Stakeholders combat Banana bunchy top disease
The International Institute of Agriculture (IITA) has intensified efforts aimed at preventing the further spread of Banana Bunchy Top Disease (BBTD), that is debilitating banana production in sub-Saharan Africa.
The disease, first discovered in Nigeria, in Odologun community, in Yewa South council area in 2012 by IITA in collaboration with University of Ibadan and Nigerian Agriculture Quarantine Service (NAQS), has reportedly spread to Ado-Odo/Ota, Yewa North, Imeko-Afon and Abeokuta North council areas. It has also been recorded in Ibarapa zone of Oyo state.
BBTD is caused by a virus named, Banana bunchy top virus (BBTV). The virus spreads into new fields along with the infected planting materials (suckers, corms or tissue culture plants) and also through an insect vector, banana aphid (Pentalonia nigronervosa), which is widespread in all the banana and plantain-producing areas in Nigeria and many parts of the world.
Virus infection results in dwarfing, narrow leaf, chlorosis of leaf margins and discontinuous dark-green streaks on leaves, petioles and pseudostems. The leaves of infected plants become progressively smaller and stand more erect, giving the plant a bunchy appearance.
Plants infected early in their growth do not produce fruits, resulting in total loss of yield, whilst plants infected at later stages may produce normal or deformed fruits. The plant may eventually die, but often remains with its lateral shoots, which serve as a source of infection.
Just last week, an awareness campaign was held in Ilashe, Ipokia Local Government Area of Ogun State. It was meant to strengthen the launch held in Abeokuta, the state capital, last December, in partnership with NAQS, National Horticultural Research Institute (NIHORT), and the Ogun State Ministry of Agriculture, to sensitise farmers experiencing the scourge of BBTD infestation and also create awareness among extension workers, policymakers, and farmers in disease-affected areas and elsewhere, about the danger of BBTD and control measures, including the need to plant clean banana suckers to prevent their fields from becoming infested.
Before this period, September 2, 2015 to be precise, a field day was organised for farmers and extension workers in Idologun, where the disease was first sighted, to control the disease.
The field day was used to demonstrate and deploy control measures for the eradication of infected plants and recovery of production in BBTD-infested areas.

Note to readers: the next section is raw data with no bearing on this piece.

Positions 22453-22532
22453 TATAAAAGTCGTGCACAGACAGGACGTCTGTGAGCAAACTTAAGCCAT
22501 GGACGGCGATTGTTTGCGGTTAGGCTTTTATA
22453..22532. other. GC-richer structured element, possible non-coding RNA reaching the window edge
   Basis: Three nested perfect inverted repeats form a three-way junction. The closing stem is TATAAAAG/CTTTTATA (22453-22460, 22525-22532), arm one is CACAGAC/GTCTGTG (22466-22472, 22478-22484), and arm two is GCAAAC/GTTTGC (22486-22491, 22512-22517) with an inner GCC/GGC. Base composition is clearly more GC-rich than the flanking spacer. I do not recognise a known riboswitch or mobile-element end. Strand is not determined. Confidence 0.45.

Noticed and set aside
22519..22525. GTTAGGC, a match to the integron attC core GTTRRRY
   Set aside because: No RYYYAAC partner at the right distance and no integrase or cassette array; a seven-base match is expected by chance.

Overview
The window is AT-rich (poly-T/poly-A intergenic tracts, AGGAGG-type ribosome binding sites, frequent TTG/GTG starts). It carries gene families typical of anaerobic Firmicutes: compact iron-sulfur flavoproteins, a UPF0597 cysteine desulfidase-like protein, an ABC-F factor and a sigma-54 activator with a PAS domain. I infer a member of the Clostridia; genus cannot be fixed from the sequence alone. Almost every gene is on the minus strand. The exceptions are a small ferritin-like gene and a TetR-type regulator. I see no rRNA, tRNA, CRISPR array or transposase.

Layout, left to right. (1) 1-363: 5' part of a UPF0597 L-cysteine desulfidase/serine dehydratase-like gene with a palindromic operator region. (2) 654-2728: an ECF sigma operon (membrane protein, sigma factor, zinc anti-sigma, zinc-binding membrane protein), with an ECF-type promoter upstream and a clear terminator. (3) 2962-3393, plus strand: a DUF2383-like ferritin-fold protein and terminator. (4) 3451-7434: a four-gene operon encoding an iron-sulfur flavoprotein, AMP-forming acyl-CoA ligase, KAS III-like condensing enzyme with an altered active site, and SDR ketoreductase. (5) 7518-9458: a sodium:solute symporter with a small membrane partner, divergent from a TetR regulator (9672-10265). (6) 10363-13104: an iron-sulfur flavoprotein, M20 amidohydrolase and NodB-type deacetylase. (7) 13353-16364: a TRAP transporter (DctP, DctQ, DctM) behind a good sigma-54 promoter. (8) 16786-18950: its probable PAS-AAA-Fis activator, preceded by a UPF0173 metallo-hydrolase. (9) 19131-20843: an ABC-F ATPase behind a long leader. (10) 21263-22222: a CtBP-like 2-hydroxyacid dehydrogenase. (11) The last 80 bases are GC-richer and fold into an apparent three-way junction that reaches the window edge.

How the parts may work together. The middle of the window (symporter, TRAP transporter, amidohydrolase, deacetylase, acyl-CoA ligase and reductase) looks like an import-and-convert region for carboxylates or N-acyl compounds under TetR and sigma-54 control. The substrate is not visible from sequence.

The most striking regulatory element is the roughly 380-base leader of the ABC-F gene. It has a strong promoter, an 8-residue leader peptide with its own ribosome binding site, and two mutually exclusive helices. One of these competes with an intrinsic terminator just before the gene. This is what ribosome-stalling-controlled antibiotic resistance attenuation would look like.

Idologun is part of the pilot sites benefiting from the control measures implemented through a project on BBTD control in Africa, funded by the CGIAR Research Program on Roots, Tubers and Bananas (CRP-RTB) and implemented by IITA, NAQS, and NIHORT, Nigeria.
IITA Virologist, Lava Kumar, led the team of experts from IITA, NAQS, and NIHORT to both communities, with over 150 farmers and extension workers in attendance.
The field day and awareness programme also served as an avenue to create awareness about the disease, and educate farmers on how to produce clean planting materials, as well as, learn about business opportunities for rural youth in production and supply of banana planting material through a model being developed in collaboration with IITA Youth Agripreneurs.
To protect banana from BBTD in Africa, the Alliance for BBTD Control in Africa was established with the support of CRP-RTB, coordinated by IITA, Bioversity, together with CIRAD and several national agricultural research systems in Bénin, Burundi, Cameroon, Congo Brazzaville, DRC, Gabon, Nigeria and Malawi.
Last May, multidisciplinary team of experts met in IITA, Ibadan, at a workshop, to take stock and discuss plans to stop further spread of the disease.
The workshop tiled: “Recovering Banana Production In BBTD Affected Areas–strengthening cross-site learning tools in epidemiology, gender and social relations and participatory experimentation approaches,” brought together implementing partners of the CGIAR Research Program on Roots, Tubers and Bananas (RTB) from IITA, Bioversity International, and CIRAD.
National program partners involved in banana production recovery pilot schemes in Benin, Burundi, Cameroon, Congo Brazzaville, Democratic Republic of Congo, Gabon, Malawi, and Nigeria were also in attendance.
During the six-day conference, participants deliberated on several topics related to the ALLIANCE’s campaign against BBTD, including an assessment of project progress, a review of pending activities, and devising effective plans for advancing the campaign in 2017 and beyond.
The focus of discussions at the conference was on reviewing experiences in pilot sites and identifying key elements in mobilising communities and their partners for the recovery of banana production in BBTD-affected areas, as a basis to develop guidelines for integrated management of BBTD; prepare work plans for finalisation of products for the RTB complementary project on BBTD; discussion on epidemiological modeling and particularly, the protocols for compatible sampling; and review of projects and proposals for the next phase.
The leader of the team, Kumar, who has been spearheading the campaign, told The Guardian that the Institute had been able to identified the vector responsible for the BBTD, but yet to find a permanent vaccine. “For now, what we have is the preventive approach, which is being accepted by the farmers.”
According to him, since the disease migrated from Benin Republic into Idologun community, the institute has been able to provide new BBTD-free suckers for the farmers in the area. “For now, prevention is the best option for BBTD control, which includes, strictly avoid importing or moving planting materials from regions in which BBTD is known and using only healthy planting materials.”
He noted that they have recorded breakthrough in their efforts, noting that soon, the diseases would be defeated.
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